• Mark Bruce, in his recent anthology, The Anglo-Scottish Borders and the Shaping of Identity: 1300-1600, worked with distinguished scholars from such diverse institutions such as the University of California, Berkeley; Hamilton University; Cornell University; Auburn University; the University of Oxford; and the University of Nottingham.

Overall, in the last four years, English department professors have published 4 books, 4 book chapters, 34 creative pieces, 20 scholarly pieces, and given 71 professional presentations. As a result of these professional successes, our professors are well-connected with the writing and publishing communities both locally and nationwide—such as Angela Shannon, who serves on the board at the Loft Literary Center in Minneapolis. These connections help to provide students with top internship opportunities where skills can be developed further.

Plug in to a vibrant community of writers

Students are required to attend professional literary events and are encouraged to submit their own work for publication and scholarly scrutiny. Recently, student work was published in the national literary journal Catfish Creek, and 3 of our students were selected to read at a national literary conference, with 1 student taking top honors.

You will also become aware of writing-related communities (i.e. Associated Writing Programs, the Loft Literary Center, Calvin's Festival of Faith and Writing) that sustain the practice and profession of creative writing and publishing.

Get personal mentoring

Creative writing courses are deliberately kept small, following best practices in writing pedagogy and giving each student a chance to receive personal feedback from the instructor. Similar to graduate creative writing programs, students learn how to give and receive feedback through peer writing workshops. Such small group workshops help students to sharpen their craft and build writing communities.

Other courses, such as Publishing and Being Published, Topics in Literature Studies (which most recently focused on the source material that inspired Tolkien), Juvenile Literature, and our interfaith literature courses are designed to equip students with unique insights into specific components of literature. You'll receive individualized attention from experts in these fields.

Develop a professional portfolio

On-campus student writing opportunities include:

  • The Coeval, a student-run journal published once a semester. Once every four semesters, the publication is produced as part of the class, Publishing and Being Published. Students serve as editors and authors and do public readings in celebration of their accomplishments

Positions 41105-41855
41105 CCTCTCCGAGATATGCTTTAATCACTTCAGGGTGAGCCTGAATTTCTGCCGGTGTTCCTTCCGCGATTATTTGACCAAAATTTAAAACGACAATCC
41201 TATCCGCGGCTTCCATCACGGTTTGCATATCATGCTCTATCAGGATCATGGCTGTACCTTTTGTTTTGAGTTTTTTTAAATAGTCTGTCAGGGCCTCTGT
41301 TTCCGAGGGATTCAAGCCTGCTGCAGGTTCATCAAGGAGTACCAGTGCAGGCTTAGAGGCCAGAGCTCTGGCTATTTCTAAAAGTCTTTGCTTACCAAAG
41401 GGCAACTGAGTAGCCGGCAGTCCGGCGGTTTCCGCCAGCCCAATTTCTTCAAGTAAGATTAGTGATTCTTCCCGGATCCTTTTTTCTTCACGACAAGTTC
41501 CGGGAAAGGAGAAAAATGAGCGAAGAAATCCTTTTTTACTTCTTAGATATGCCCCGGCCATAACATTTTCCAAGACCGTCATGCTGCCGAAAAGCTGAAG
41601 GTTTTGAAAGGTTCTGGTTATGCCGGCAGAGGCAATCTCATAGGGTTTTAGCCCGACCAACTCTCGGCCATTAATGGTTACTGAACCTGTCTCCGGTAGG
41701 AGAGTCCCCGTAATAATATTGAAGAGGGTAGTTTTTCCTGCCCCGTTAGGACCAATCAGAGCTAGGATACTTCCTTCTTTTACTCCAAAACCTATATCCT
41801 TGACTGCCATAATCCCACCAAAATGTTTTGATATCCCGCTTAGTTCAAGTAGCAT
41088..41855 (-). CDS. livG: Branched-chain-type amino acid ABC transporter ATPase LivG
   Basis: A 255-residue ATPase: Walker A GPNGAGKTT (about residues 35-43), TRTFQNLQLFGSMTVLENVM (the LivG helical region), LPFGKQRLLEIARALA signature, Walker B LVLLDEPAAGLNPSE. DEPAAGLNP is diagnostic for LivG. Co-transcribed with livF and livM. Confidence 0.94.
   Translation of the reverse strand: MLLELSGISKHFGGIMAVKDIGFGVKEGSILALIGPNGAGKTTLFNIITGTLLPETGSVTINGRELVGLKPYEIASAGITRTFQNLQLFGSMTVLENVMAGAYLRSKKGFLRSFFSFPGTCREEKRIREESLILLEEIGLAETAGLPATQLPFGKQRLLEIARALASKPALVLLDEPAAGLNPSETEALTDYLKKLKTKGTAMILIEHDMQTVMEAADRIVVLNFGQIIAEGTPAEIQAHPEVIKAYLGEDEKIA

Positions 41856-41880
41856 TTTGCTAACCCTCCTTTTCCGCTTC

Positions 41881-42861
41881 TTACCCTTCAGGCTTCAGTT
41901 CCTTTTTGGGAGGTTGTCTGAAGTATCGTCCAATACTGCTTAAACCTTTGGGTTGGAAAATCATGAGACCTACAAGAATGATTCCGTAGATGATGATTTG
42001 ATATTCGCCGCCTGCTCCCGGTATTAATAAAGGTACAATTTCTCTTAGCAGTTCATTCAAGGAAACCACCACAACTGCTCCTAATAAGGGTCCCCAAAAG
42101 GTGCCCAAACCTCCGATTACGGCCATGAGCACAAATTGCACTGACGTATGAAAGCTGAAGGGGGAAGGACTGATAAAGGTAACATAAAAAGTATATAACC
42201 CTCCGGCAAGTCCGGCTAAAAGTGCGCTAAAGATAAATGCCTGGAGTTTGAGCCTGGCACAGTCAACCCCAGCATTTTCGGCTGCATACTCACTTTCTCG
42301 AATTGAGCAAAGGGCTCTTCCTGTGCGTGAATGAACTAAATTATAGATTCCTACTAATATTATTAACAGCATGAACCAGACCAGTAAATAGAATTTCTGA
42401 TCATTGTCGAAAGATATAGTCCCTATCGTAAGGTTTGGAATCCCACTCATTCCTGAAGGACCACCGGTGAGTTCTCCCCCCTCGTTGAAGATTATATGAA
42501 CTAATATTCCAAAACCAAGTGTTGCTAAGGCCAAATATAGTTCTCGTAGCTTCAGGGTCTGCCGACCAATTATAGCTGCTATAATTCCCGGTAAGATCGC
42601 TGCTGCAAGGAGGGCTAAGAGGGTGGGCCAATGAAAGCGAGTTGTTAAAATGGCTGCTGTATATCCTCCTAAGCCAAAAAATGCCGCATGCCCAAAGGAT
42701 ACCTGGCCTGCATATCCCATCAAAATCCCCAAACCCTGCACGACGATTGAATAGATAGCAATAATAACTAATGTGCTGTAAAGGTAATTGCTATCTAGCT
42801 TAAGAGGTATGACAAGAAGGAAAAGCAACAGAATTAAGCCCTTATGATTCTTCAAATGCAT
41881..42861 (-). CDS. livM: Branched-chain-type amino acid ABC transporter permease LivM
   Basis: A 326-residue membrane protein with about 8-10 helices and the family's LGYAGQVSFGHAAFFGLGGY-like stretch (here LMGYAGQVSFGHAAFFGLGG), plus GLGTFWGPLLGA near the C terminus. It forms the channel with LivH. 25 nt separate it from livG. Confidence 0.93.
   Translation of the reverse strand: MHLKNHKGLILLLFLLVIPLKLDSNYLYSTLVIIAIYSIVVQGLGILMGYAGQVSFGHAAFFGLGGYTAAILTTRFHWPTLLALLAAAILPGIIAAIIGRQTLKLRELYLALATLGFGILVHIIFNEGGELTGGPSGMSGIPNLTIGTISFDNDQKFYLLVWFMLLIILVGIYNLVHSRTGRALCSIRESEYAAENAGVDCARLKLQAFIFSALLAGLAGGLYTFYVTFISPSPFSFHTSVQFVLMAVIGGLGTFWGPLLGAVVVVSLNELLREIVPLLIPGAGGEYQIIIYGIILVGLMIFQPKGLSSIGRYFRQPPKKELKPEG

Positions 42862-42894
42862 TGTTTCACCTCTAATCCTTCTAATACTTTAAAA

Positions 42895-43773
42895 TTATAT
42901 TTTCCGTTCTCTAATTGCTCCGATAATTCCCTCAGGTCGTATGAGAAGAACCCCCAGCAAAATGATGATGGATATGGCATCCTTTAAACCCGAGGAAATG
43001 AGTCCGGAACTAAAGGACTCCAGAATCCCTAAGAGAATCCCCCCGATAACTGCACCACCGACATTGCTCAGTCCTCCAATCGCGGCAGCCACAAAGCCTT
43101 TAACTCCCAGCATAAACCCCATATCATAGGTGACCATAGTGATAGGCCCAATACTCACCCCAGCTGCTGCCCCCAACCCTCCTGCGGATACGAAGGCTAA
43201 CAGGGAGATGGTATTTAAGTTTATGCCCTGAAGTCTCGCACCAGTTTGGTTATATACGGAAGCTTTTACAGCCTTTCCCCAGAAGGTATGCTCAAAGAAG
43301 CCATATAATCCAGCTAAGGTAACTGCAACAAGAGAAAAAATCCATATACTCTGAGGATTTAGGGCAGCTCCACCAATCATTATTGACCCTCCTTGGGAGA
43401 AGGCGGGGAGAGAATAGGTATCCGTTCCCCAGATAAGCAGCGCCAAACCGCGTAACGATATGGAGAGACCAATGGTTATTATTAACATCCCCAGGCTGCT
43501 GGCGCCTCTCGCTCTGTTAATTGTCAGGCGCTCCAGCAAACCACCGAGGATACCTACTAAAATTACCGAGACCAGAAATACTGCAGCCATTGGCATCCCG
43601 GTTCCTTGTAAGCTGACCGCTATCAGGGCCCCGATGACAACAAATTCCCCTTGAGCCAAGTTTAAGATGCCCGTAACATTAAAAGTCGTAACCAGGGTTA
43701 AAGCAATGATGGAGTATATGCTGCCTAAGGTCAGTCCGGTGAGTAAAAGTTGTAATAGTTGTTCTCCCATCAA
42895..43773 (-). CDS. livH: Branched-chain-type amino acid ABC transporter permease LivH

• The Clarion, Bethel’s student newspaper
  • Textura, a student–written and designed magazine produced with material from students' international J-term photojournalism trip
  • The Jerry Healy Poetry Prize, awarded as part of an annual poetry contest

Academic Plans and Courses

See plans

0 average score by communication arts and literature education majors on the edTPA. The state average is 42.9. Passing is 38.

0 full-time faculty in the department

Upcoming Events

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Student Media

The "Coeval" Undergraduate Literary and Art Magazine

The Coeval, meaning "of the same age," is Bethel's undergraduate literary and art magazine. Published each semester, the Coeval is edited by students and advised by the English department. See the archive of Coeval issues in the Digital Library

The Clarion Newspaper

The Clarion is Bethel's student newspaper. It has received multiple national awards for writing and photography, and most recently for its website, including being named Best in Show by the Associated Collegiate Press. 

Textura

Textura is a J-Term trip that gives students a unique opportunity to practice their photojournalistic skills internationally and work together with graphic designers to turn their content into a magazine. The Textura Guatemala magazine from the 2017 trip to Guatemala received a national Best Feature Magazine award from the Associated Collegiate Press (ACP).